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#34466 07/02/01 05:57 PM
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I thought I'd start a new thread with this stuff, because it's a little bit different from the more jocular dialogue on the "Riddles" thread, and I have a lot of neat material here...so I can put up a bunch every couple of days and then follow-up with the answers for whoever'd like to play along. And this also leaves more room for discussion or any other similar items others might have.

Here, now, from a book in my 19th Century schoolhouse published in 1829, "The Boy's Own Book' --
out of a chapter therein entitled "The Riddler" which features charades, conundrums, enigmas,
rebusses, anagrams, and logogriphs
are the following selections (I'll come back and edit in the
answers in white in a day or so, 'cause I think you'll want a real shot at solving these...good luck!):

Enigma 1.

"Twas whispered in heaven, 'twas muttered in hell,
And echo caught faintly the sound as it fell;
On the confines of earth 'twas permitted to rest,
And the depths of the ocean its presence confess'd;
Twill be found in the sphere, when 'tis riven asunder;
'Tis seen in the lightening, and heard in the thunder;
'Twas alloted to man from his earliest breath,
It assists at his birth, and attends him in death;
Presides o'er his happiness, honor, and health,
Is the prop of his house, and the end of his wealth;
In the heap of the miser 'tis hoarded with care,
But is sure to be lost in his prodigal heir;
It begins every hope, every wish it must bound;
It prays with the hermit, with monarchs is crown'd;
Without it the soldier and seaman may roam,
But wo to the wretch that expels it from home;
In the whispers of conscience 'tis sure to be found,
Nor e'en in the whirlwind of passion is drown'd;
'Twill soften the heart, though deaf to the ear,
'Twill make it acutely and constantly hear;
But, in short, let it rest; like a beautiful flower,
(O! breathe on it softly,) it dies in an hour.

--Lord Byron (referred to in the chapter's introduction as "the late Lord Byron." Gads!)
Answer: The letter H.

And I thought this next might be fun for a certain well-known presence of the Board!

Conundrum: Why is the statute book like the Grecian army before Troy? Helen?
Answer: It has many laws (Menelaus) in it.

And here's a classic Wordsmith conundrum: (actually there's a few of these that look like direct-to-Anu
for AWADmail consideration material, but I have to get at least one out first, I can't wait!)

Conundrum: What word of ten letters can be spelled with five?
Answer: Expediency (X P D N C).

Enigma:

A word of three syllables seek till you find,
That has in it the twenty-four letters combin'd.
Answer: Alphabet.
(edit: "four" becomes "three"--I took the liberty to change this, book copy didn't correlate--have to screen more carefully in future, sorry)
Have fun! There's plenty more where these came from...


#34467 07/02/01 06:09 PM
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Enigma 1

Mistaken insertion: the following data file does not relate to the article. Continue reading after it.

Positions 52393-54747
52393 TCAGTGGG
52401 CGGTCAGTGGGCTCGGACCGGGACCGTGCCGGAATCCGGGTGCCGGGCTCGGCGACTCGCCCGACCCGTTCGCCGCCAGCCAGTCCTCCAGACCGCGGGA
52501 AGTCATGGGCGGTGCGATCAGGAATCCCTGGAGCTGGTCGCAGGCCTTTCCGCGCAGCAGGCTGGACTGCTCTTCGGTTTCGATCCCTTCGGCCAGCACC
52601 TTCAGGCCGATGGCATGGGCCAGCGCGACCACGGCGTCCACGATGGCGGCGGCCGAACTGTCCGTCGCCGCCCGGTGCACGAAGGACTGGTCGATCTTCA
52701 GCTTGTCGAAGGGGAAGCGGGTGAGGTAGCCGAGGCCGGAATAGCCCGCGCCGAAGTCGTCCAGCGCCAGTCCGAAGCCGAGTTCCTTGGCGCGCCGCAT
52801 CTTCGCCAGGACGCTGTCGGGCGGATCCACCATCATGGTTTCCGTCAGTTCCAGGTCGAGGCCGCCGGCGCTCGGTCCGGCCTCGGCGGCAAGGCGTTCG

Hey, I got this one.


#34468 07/02/01 06:17 PM
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Enigma 1

Hey, I got this one.

Hullo, so did I.


#34469 07/02/01 11:42 PM
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So far Faldage is 2 for 2!


#34470 07/03/01 01:43 PM
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Have mercy!



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The solutions for the original "Riddlers" are edited-in in white on the original post! Another batch to follow shortly. All comments and questions welcome.


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I don't get the Alphabet one. What about the other two letters?

I still think my answer of Telephone is better =)




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...the Alphabet one. What about the other two letters?

Remember, caradea, this is 1829...you have to think in the context of the times historically and linguistically.
I won't edit to modernize because I think there's knowledge to be gleaned from the original intent. The number of letters in the alphabet has fluctuated throughout the history of the English language...though I didn't think there was a difference as recently as 1829. But evidently the letters U and J were not yet added when this riddle couplet was composed. And I was thinking of posting tsuwmn myself to ask him if he knows why on earth they would say the word alphabet had four syllables!? Did alphabet ever have, or was it ever pronounced with four syllables? Was it, perhaps, originally alphabeta? (of course, a confusing aberration like that had to be changed to "three" syllables...I probably wouldn't have chosen to post it if I caught it straight out) But I think it's neat that we can toy with these period puzzlers and have their perusal trigger some sound linguistic and historical discourse as well!

P.S. I just checked the dictionary and found this: alphabet....ME alphabete. So there we are! I'll be damned!


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Oh, that damned Lord Byron. I'm thinking the answer is love, salvation, hope, or something uplifting like that. If he wasn't "the late Lord Byron" already I'd be tempted...

[random associative thought]
From The Hitchhiker's Guide to the Galaxy:
SLARTIBARTFAST: What is your name, Earthman?
ARTHUR: Arthur Dent.
SLARTIBARTFAST: Well, come with me, Arthur Dent, or you shall be late.
ARTHUR: Late for what?
SLARTIBARTFAST: Late, as in the late Arthur Dent. It's a threat, you see. I've heard they can be very useful.
[/random associative thought]



#34475 07/30/01 02:20 PM
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Chose this thread cos it's short and mentioned HitchHikers Guide to the Galaxy!
BBC2 11.20 pm Monday nights - repeat of TV version of HHGTTG starts tonight, July 30th.
Those who can, enjoy!
Rod






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